In one corner a tall cavalier by Van Dyck, in black and with a broad frill, seems as grandly and gloriously proud in character as in proportions, primarily through a well-fed body and next through the undisputed possession of authority and command. Three steps more and we come to the "Flight into Egypt," by Correggio, the Virgin with a charming spirited face wholly suffused with inward light in which the purity, archness, gentleness and wildness of a young girl combine to shed the tenderest grace and impart the most fascinating allurements. Alongside of this a "Sibyl" by Guercino, with her carefully adjusted coiffure and drapery, is the most spiritual and refined of sentimental poetesses.
I pass twenty others in order to reserve the last look for Titian's two Venuses. One, facing the door, reclines on a red velvet mantle, an ample vigorous torso as powerful as one of Rubens' Bacchantes, but firmer—an energetic and vulgar figure, a simple, strong unintellectual courtezan. She lies extended on her back, caressing a little cupid naked like herself, with the vacant seriousness and passivity of soul of an animal in repose and expectant. The other, called "Venus with the Dog," is a patrician's mistress, couched, adorned and ready. We recognize a palace of the day, the alcove fitted up and colors tastefully and magnificently contrasted for the pleasure of the eye; in the background are servants arranging clothes; through a window a section of blue landscape is visible; the master is about to arrive.
Nowadays we devour pleasure secretly like stolen fruit; then it was served up on golden salvers and people sat down to it at a table. It is be-cause pleasure was not vile or bestial. This woman holding a bouquet in her hand in this grand columnar saloon has not the vapid smile or the wanton and malicious air of an adventuress about to commit a bad action. The calm of evening enters the palace through noble architectural openings. Under the pale green of the curtains lies the figure on a white sheet, slightly flushed with the regular pulsation of life, and developing the harmony of her undulating forms. The head is small and placid; the soul does not rise above the corporeal instincts; hence she can resign herself to them without shame, while the poesy of art, luxury and security on all sides comes to decorate and embellish them. She is a courtezan, but also a lady; in those days the former did not efface the latter; one was as much a title as the other and, probably, in demeanor, affection and intellect one was as good as the other. The celebrated Imperia had her tomb in the church of San Gregorio, at Rome, with this inscription : "Imperia, a Roman courtezan worthy of so great a name, furnished an example to men of perfect beauty, lived twenty-six years and twelve days, and died in 1511, August 25."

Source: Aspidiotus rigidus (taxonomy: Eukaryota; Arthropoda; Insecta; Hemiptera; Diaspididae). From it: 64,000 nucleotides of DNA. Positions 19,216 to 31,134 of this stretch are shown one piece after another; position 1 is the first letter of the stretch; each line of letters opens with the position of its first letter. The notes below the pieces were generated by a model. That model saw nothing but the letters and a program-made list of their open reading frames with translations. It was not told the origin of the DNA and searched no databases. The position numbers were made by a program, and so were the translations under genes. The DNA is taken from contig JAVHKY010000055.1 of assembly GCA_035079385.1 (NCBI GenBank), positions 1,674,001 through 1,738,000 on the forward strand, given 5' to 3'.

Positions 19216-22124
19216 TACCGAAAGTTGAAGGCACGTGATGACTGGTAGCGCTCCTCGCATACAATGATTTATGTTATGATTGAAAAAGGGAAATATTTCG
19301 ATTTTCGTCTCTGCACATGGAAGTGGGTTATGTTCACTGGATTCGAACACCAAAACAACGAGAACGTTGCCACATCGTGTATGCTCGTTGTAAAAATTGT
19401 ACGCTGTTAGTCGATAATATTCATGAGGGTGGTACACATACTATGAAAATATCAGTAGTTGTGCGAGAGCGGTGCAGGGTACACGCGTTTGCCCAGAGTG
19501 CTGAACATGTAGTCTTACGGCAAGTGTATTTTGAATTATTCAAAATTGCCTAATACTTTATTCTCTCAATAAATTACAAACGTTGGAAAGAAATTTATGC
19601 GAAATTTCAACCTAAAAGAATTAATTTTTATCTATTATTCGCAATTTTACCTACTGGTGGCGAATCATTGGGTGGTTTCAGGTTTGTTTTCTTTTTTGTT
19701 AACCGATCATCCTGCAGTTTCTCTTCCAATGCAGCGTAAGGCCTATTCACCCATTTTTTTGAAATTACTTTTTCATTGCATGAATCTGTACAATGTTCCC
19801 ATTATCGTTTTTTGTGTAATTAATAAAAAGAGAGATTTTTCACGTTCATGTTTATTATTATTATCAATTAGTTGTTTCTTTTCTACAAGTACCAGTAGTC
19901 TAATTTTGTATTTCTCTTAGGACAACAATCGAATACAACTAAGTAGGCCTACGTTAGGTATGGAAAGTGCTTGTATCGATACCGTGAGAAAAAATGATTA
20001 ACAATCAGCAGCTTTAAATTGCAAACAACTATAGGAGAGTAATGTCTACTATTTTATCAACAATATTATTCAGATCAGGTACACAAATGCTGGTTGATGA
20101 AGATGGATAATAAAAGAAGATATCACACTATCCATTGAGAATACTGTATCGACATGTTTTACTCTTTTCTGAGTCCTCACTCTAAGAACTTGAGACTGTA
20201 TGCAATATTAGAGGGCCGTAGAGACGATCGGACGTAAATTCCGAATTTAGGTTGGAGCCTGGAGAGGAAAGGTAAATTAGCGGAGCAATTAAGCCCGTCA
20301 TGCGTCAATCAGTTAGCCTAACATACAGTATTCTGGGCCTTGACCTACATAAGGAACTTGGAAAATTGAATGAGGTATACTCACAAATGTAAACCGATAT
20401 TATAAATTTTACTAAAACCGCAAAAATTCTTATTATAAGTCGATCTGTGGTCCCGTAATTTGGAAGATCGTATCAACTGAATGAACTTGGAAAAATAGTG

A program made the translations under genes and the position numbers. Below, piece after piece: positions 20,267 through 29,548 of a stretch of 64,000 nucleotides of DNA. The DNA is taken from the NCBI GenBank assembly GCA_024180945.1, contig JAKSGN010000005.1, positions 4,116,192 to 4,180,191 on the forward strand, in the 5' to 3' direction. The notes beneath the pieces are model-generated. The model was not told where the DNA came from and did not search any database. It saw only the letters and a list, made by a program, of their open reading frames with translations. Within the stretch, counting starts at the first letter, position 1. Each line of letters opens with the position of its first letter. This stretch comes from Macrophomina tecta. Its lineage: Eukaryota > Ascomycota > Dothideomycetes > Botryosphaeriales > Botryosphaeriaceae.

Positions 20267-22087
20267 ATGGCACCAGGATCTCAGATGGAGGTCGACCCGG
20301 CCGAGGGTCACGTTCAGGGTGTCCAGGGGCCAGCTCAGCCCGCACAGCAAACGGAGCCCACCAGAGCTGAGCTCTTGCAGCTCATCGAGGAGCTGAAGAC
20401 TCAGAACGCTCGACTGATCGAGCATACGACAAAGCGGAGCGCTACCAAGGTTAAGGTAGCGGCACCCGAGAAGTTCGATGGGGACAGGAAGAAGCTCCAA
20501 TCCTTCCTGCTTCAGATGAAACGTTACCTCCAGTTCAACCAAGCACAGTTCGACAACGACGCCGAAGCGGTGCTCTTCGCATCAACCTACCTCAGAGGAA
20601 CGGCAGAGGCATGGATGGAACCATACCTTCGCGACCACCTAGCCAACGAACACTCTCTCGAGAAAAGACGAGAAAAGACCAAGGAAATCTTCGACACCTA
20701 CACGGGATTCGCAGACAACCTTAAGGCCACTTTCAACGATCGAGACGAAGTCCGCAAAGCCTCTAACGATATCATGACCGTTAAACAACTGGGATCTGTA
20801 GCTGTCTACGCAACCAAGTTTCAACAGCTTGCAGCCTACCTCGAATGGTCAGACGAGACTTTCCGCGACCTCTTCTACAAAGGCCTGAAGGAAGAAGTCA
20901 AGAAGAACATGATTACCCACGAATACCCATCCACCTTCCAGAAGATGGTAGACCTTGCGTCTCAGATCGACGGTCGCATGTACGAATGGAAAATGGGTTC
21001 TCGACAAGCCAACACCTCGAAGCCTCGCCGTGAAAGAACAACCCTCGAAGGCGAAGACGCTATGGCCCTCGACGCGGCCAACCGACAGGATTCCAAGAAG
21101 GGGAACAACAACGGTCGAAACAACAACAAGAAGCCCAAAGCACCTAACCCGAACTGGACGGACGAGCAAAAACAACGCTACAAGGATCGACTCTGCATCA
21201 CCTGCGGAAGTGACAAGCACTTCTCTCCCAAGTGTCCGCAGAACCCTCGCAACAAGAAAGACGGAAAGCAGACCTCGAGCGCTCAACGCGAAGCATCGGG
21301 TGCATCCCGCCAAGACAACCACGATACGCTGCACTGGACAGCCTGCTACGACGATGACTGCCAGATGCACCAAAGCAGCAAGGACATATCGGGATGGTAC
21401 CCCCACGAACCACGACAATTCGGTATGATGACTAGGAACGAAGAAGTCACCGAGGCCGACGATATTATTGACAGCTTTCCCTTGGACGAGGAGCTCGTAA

On passing from the Italian into the Flemish galleries one is completely turned around; here are paintings executed for merchants content to remain quietly at home eating good dinners and speculating over the profits of their business; moreover in rainy and muddy countries dress has to be cared for, and by the women more than the men. The mind feels itself contracted on entering the circle of this well-to-do domestic life; such is the impression of Corinne when from liberal Italy she passes to rigid and dreary Scot-land. And yet there is a certain picture, a large landscape by Rembrandt, which equals and surpasses all; a dark sky bursting with showers among flocks of screaming crows; beneath, is an infinite stretch of country as desolate as a cemetery; on the right a mass of barren rocks of so mournful and lugubrious a tint as to attain to the sublime in effect. So is it with an andante of Beethoven after an Italian Opera.